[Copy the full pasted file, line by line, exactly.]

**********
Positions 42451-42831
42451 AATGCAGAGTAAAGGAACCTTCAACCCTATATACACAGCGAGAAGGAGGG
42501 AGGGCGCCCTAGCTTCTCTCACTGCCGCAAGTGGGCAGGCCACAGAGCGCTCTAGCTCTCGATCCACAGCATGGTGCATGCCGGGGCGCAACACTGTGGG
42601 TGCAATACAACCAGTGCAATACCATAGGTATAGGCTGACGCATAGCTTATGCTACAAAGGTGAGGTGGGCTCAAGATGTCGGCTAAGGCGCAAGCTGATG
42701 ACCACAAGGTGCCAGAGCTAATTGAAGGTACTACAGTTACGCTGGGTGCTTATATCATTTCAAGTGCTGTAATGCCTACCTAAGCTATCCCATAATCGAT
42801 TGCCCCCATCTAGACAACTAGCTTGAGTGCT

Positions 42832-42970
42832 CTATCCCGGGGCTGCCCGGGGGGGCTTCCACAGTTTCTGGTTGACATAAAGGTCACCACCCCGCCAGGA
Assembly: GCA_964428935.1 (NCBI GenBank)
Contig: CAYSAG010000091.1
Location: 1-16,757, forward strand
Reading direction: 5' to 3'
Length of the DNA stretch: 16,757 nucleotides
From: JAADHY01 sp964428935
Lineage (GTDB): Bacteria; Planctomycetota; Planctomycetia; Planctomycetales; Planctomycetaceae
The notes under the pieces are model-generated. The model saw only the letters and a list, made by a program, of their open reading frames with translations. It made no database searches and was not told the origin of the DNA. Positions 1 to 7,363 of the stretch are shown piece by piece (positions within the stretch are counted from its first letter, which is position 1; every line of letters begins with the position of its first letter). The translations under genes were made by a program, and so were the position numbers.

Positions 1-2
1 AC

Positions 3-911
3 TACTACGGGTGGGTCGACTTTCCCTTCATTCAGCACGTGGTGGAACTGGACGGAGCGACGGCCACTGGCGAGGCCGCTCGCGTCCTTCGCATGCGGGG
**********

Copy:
Positions 42451-42831
42451 AATGCAGAGTAAAGGAACCTTCAACCCTATATACACAGCGAGAAGGAGGG
42501 AGGGCGCCCTAGCTTCTCTCACTGCCGCAAGTGGGCAGGCCACAGAGCGCTCTAGCTCTCGATCCACAGCATGGTGCATGCCGGGGCGCAACACTGTGGG
42601 TGCAATACAACCAGTGCAATACCATAGGTATAGGCTGACGCATAGCTTATGCTACAAAGGTGAGGTGGGCTCAAGATGTCGGCTAAGGCGCAAGCTGATG
42701 ACCACAAGGTGCCAGAGCTAATTGAAGGTACTACAGTTACGCTGGGTGCTTATATCATTTCAAGTGCTGTAATGCCTACCTAAGCTATCCCATAATCGAT
42801 TGCCCCCATCTAGACAACTAGCTTGAGTGCT

Positions 42832-42970
42832 CTATCCCGGGGCTGCCCGGGGGGGCTTCCACAGTTTCTGGTTGACATAAAGGTCACCACCCCGCCAGGA
Assembly: GCA_964428935.1 (NCBI GenBank)
Contig: CAYSAG010000091.1
Location: 1-16,757, forward strand
Reading direction: 5' to 3'
Length of the DNA stretch: 16,757 nucleotides
From: JAADHY01 sp964428935
Lineage (GTDB): Bacteria; Planctomycetota; Planctomycetia; Planctomycetales; Planctomycetaceae
The notes under the pieces are model-generated. The model saw only the letters and a list, made by a program, of their open reading frames with translations. It made no database searches and was not told the origin of the DNA. Positions 1 to 7,363 of the stretch are shown piece by piece (positions within the stretch are counted from its first letter, which is position 1; every line of letters begins with the position of its first letter). The translations under genes were made by a program, and so were the position numbers.

Positions 1-2
1 AC

Positions 3-911
3 TACTACGGGTGGGTCGACTTTCCCTTCATTCAGCACGTGGTGGAACTGGACGGAGCGACGGCCACTGGCGAGGCCGCTCGCGTCCTTCGCATGCGGGG